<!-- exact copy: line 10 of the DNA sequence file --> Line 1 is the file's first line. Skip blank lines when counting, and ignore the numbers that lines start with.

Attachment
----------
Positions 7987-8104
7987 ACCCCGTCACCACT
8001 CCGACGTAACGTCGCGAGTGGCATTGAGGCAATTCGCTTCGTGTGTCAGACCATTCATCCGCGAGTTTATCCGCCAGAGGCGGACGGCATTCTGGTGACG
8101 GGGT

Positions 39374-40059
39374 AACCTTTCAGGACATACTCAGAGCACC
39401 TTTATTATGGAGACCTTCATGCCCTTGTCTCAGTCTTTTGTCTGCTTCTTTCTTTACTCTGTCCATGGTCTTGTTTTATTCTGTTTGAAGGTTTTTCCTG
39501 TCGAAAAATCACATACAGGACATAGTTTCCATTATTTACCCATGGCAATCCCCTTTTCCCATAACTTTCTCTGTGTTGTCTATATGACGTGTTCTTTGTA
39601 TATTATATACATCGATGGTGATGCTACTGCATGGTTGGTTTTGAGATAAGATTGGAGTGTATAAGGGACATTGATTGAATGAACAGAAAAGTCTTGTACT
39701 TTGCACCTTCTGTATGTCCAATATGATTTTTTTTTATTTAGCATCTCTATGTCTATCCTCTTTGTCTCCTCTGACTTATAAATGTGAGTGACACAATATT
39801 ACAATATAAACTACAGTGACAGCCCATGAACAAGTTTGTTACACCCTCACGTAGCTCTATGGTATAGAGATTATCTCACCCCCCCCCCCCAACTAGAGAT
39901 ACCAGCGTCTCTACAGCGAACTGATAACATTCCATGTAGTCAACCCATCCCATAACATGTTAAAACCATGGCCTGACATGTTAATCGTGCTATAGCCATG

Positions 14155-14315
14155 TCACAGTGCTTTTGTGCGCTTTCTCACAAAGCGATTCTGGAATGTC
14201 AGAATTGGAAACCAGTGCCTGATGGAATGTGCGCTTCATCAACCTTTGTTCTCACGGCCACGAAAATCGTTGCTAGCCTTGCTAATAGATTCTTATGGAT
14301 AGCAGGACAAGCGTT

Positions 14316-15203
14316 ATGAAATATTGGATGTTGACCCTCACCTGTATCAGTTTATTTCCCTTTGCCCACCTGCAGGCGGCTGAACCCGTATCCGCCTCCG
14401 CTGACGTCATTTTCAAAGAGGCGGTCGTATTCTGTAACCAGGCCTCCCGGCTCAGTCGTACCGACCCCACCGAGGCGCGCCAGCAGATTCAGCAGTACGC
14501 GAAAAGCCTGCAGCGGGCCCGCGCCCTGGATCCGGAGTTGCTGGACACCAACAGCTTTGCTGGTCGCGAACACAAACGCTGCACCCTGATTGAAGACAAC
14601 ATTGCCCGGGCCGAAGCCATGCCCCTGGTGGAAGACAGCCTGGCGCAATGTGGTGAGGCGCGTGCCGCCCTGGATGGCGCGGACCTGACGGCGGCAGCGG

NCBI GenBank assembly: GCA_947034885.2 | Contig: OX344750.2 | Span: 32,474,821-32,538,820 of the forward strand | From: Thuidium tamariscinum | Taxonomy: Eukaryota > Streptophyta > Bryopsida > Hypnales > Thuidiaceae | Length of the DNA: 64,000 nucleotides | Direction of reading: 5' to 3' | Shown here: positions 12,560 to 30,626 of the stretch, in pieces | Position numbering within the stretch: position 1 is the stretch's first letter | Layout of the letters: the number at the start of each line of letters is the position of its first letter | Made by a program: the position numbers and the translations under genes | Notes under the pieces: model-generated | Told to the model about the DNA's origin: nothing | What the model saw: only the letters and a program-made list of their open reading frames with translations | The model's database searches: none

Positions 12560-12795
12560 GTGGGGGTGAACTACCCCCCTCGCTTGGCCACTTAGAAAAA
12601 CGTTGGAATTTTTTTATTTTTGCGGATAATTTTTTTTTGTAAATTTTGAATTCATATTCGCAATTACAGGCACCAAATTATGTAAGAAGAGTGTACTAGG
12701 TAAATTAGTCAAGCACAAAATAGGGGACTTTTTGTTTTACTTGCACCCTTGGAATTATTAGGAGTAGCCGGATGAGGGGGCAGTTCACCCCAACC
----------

39701 TTGCACCTTCTGTATGTCCAATATGATTTTTTTTTATTTAGCATCTCTATGTCTATCCTCTTTGTCTCCTCTGACTTATAAATGTGAGTGACACAATATT